Thursday, July 24, 2008
July 24, 2008
At what age does the feeling we will live forever evaporate? When younger people start turning up in the obituaries? Maybe it's when contemporaries once charged with life fall ill and after many treatments and hospitalizations breathe no more. Sometimes dying is all that's left.
The local artist and bon vivant Rick Procter died Sunday. Joni Adams Bliss, the managing editor of this newspaper for many years, passed away two days later. I doubt they knew each other. They couldn't have been more different in most ways. Rick broke all the rules, Joni upheld them. But they were alike in some essentials. My memories of both involve laughing and a sense of being in the presence of indefatigable spirits. They never gave up. Their bodies just gave out.
Joni's staccato laugh carried across the newsroom, even when she was in her office. Journalism was serious business to her but never too serious to forget to be playful. She loved the idea that newspapers could help the people who read them. She and I knocked noggins occasionally as editors and reporters will. Her parental side didn't like her authority challenged. But she treated everyone with decency and fairness. No one and nothing intimidated her, neither testosterone-powered politicians nor the illness that took her so soon from her husband, her daughters and friends and colleagues.
She fought fiercely to stay alive. Her daughters will have the grace of having grown up in the household of a remarkably strong and caring woman.
My friend Carolyn remembers seeing Rick emerge from a closet in the art building decades ago wearing a paper sack over his head and dancing down the hall singing, "I'm Gene, Gene, the Dancing Machine." Gene the Dancing Machine was a goof character from 1970s TV program "The Gong Show."
Life might have been a lot like "The Gong Show" for Rick, a jest that went wrong when taken too seriously. Not everyone appreciated his approach to art. Women's breasts were a preoccupation. When clearing out his downtown loft apartment Rick gave DC and me 30 paintings and collages depicting women's breasts. Overwhelmed, we gave them to a fellow downtowner who bares her breasts and dances for a living. Rick's mammary art decorates her bathroom.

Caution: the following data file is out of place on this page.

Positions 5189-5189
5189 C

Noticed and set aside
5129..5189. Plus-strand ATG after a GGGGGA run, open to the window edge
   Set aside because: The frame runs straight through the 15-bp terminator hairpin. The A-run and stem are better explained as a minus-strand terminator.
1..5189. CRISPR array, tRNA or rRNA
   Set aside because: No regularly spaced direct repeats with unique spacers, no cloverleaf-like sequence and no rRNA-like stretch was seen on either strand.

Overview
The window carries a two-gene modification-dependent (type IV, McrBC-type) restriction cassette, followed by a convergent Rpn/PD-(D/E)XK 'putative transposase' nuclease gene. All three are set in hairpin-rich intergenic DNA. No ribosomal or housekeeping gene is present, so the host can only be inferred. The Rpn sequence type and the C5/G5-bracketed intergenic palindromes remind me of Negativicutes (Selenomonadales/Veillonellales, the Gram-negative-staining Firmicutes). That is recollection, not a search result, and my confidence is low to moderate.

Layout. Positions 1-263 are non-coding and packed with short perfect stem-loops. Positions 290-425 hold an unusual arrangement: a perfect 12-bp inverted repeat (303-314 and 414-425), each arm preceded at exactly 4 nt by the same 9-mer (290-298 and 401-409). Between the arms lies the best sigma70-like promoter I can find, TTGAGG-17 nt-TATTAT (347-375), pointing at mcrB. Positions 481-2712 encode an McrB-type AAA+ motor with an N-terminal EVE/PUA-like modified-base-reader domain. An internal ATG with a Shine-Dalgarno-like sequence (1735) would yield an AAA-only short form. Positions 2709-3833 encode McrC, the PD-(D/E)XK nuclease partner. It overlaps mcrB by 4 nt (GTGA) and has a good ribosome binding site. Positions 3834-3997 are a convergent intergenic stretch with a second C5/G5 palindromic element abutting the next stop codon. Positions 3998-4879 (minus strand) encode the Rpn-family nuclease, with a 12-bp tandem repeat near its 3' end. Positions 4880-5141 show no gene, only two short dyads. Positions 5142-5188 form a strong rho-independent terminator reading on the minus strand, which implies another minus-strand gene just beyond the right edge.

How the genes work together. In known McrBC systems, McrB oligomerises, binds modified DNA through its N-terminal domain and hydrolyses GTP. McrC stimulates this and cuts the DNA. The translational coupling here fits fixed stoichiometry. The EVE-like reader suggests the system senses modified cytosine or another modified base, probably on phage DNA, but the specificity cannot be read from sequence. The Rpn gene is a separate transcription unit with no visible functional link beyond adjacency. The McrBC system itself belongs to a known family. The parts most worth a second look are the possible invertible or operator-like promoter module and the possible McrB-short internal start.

The women downtown loved him, in part because he asked them all to dance. In a Hawaiian shirt and shorts, his shoulders scrunched up, his hands and forefingers waggling to the beat, Rick was downtown's Dancing Machine.
Having a conversation with him was like playing Pick Up Sticks. All the thoughts were connected but pointed in different directions. He told me once to pay attention to the first thing he said and to the last thing he said and not worry about the in between. A quasi-human character that populated many of his collages, one that seemed to hail from a nether reality. I wondered if Rick identified with it.
We do live forever, of course, but as St. Francis said, only by dying can we awaken to eternal life. Though most of us wish there were an easier way, those are the rules. Somewhere the spirit we knew as Joni is laughing because she knew better than to be afraid. And somewhere Rick's spirit is dancing -- especially if dancing is not allowed.
Sam Blackwell is a former reporter for the Southeast Missourian.